BEST OF JODY’S BOX: WINNING IS AN EARNED HONOR — ENJOY IT FOR THE REST OF THAT DAY
“I don’t understand the current crop of riders,” said a team manager the other day. It doesn’t matter which team manager because they have all said the same thing. “They act like they are rock stars. They are more interested in being stars than riding like one.”
“That could be true,” I said, ”but they are very fast. They got where they because they are winners.”
“No! They aren’t,” he said. “They are losers.”
“How can that be? These are the greatest riders in the world,” I replied in shock.
“Think about it for a second. Winners win races. My riders are losers. Most of the riders on the other teams are losers. They lose more races than they win. They lose more races in a season than Eli Tomac has lost in his lifetime. If I combined all the wins of my team they don’t have as many wins between them as Eli had last year. They are losers.”
“But they do win races,” I said in their defense.
“Yes, that’s true. But winning a race or even a couple races does not make a rider a winner — except on that day. I know from personal experience that winners win and they keep on winning. They may not win every race they enter, but they win a lot of them (and they are a threat to win every one),” he said.
“But not every rider can win. There are a lot of riders on the starting line and only one of them can take home the prize. It’s not easy to win and the act of losing doesn’t make a rider into a loser,” I said.
“That too is true,” he said softly. “But riders who lose all the time have no right to act like winners. That is an earned honor. They have no right to make demands. They have no right to be out of shape. They have no right to skip test sessions. They have no right to give less than 100 percent. Those are, whether good or bad, the rights of a winner. But you know what? Winners don’t make demands, show up out of shape, skip test sessions or give less than 100 percent. That is the lesson that the current crop of young factory riders hasn’t learned.”
“YOU CAN’T EXPECT EVERY RIDER TO BE AN INSTANT WINNER. ELI STRUGGLED. BUT PEOPLE HAD FAITH IN HIM AND HE PAID OFF. MAYBE SOME OF YOUR RIDERS WILL PAY OFF DURING THE NATIONALS OR IN 2024.”
“But, you hire riders because they have potential. You can’t expect every rider to be an instant winner. Eli struggled. But people had faith in him and he paid off. Maybe some of your riders will pay off during the Nationals or in 2024,” I said.
“Not if they don’t change their attitudes,” he said harshly. “They need to think of themselves as underdogs. They need to realize what kind of opportunity they are wasting. Laying around on the mats at the gym is not working out. Riding five laps on a Wednesday and then pulling off is not practicing. Hanging out and carousing after the races is not the athlete’s way of life. They need to watch ‘Rocky’ a few hundred times.”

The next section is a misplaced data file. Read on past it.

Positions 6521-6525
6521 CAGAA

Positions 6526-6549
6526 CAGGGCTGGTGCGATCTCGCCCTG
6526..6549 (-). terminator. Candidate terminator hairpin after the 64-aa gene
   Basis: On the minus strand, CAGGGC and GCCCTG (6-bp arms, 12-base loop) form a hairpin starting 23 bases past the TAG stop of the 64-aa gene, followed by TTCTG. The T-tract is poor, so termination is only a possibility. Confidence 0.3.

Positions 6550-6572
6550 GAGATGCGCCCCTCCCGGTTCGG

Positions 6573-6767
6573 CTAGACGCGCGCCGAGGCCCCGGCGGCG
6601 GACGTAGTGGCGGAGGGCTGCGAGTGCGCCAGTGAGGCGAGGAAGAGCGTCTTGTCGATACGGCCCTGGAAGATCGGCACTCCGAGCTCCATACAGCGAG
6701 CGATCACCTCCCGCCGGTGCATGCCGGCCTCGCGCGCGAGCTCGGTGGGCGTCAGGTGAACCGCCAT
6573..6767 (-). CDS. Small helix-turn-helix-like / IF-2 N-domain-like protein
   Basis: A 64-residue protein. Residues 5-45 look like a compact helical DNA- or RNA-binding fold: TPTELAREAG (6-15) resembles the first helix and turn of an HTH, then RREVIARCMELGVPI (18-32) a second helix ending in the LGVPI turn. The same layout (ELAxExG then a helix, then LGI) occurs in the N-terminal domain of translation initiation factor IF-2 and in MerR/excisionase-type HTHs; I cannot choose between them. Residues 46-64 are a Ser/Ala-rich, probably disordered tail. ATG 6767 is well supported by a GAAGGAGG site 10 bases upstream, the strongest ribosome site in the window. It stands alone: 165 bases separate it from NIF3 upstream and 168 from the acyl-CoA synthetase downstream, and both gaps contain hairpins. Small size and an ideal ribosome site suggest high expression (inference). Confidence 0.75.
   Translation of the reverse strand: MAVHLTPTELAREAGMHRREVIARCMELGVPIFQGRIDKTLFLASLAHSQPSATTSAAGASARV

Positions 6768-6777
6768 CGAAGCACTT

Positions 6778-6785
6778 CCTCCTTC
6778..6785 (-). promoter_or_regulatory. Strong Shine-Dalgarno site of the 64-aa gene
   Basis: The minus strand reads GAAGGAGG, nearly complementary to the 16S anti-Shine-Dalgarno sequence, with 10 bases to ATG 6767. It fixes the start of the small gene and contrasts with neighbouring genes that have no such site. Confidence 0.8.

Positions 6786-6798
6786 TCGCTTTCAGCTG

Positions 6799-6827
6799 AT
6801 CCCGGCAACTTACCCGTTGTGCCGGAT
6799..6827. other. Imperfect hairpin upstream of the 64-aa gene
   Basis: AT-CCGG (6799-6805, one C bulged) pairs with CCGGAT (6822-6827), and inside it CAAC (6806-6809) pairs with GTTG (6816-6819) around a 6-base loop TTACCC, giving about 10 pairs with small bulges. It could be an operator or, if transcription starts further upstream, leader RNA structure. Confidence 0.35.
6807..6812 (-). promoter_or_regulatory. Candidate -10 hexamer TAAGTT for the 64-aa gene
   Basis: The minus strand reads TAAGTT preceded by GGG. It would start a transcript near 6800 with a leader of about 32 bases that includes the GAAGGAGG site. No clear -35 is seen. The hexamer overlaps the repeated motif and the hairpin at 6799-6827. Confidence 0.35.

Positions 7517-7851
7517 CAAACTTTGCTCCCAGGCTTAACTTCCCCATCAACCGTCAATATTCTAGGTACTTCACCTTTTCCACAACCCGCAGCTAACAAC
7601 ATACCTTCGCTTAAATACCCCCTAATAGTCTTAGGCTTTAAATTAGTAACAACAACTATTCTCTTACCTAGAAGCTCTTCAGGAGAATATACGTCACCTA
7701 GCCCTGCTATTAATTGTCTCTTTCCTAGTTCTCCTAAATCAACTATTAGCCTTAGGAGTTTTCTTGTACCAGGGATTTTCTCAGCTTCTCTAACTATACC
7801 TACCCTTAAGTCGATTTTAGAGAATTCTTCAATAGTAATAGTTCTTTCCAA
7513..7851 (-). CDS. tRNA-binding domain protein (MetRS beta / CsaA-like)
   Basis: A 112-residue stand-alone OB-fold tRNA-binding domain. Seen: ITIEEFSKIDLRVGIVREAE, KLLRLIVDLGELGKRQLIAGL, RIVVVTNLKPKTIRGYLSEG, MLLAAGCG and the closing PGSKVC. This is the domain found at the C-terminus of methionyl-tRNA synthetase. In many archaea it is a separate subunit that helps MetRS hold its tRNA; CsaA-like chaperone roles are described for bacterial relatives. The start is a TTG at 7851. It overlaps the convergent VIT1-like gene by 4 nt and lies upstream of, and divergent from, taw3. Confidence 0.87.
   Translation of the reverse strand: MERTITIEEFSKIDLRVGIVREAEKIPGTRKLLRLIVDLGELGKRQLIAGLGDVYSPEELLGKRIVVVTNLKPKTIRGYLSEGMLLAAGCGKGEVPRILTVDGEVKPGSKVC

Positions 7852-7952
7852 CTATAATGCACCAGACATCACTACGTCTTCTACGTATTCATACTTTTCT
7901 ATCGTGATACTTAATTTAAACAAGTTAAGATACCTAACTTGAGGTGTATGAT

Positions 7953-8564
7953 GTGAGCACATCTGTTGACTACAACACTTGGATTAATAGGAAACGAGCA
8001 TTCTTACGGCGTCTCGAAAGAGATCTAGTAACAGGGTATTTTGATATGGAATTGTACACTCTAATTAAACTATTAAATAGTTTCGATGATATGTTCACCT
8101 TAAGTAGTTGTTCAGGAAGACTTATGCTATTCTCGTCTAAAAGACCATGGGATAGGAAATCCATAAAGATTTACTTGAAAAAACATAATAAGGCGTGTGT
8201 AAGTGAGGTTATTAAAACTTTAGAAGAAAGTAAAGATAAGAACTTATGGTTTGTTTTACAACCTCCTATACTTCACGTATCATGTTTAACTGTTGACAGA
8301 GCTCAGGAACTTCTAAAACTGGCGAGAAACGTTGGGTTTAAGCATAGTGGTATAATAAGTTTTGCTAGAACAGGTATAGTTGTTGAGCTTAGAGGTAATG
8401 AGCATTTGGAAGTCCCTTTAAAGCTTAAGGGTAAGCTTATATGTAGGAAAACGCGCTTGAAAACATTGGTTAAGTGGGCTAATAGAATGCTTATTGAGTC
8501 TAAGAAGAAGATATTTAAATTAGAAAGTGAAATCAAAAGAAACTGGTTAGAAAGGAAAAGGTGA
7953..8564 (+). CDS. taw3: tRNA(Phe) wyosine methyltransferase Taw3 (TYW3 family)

“You do know that Rocky didn’t win that fight, don’t you?” I said.
“It doesn’t matter whether he won or lost. He was a winner because he put everything he had into the pursuit of victory. He trained, drank raw eggs, punched frozen meat…the closest my guys ever get to eggs and meat is in quiche.”
“So, I guess you’re going to fire them at the end of the season,” I said.
“I wish I could, but there are more factory rides than there are factory riders (at least in the pure sense of the phrase). We are in the business of racing motorcycles. We hire the best riders that are available to us and we go racing — sometimes, ever so rarely, we find a Jett Lawrence, Jeremy Martin or even a Jeremy McGrath in the group. But race we must — even if we discover in the middle of the season that the riders we picked aren’t as interested in winning as they are in being cool.”
“THIS SPORT IS FULL OF FLASH-IN-THE-PAN MINICYCLE RIDERS BROUGHT UP ON FIVE-MINUTE MOTOS, CODDLING PARENTS AND EASY WINS. THEY ARE FAST, BUT FOR EVERY RICKY CARMICHAEL, THERE ARE A HUNDRED FAILURES.“
“Isn’t there some way to tell before you invest the money?” I asked.
“I wish there was, but this sport is full of flash-in-the-pan minicycle riders brought up on five-minute motos, coddling parents and easy wins. They are fast, but they don’t have what it takes to make it in the real world. For every Ricky Carmichael, there are a hundred failures. You read their names in the amateur results all the time. They never win, but they are close. Close enough to get them a deal for the next season, which they don’t win during either. And if they manage to luck into a freak win, it goes to their head so bad that they become unbearable. Then they disappear, only to be replaced by another five-minute wonder. As yourself, where are all of the Loretta Lynn wonder kids who didn’t make the cut.”
“Yet, you admit that you are the one who hires them?”
“You bet! I’m hoping to wake up one morning and have the 2023 equivalent of Bailey, Johnson, O’Mara and Hannah on my team.”
“But then you’d have nothing to complain about,” I said.
“Don’t count on it. I’d be complaining about them overtraining, wearing out too many practice bikes and racing too hard against their teammates. Wouldn’t that be grand?”
“Dream on,” I said.
“Let’s change the subject, “he said. “What are you doing this weekend?”
“I’ll probably stay home and watch ‘Rocky,’” I said.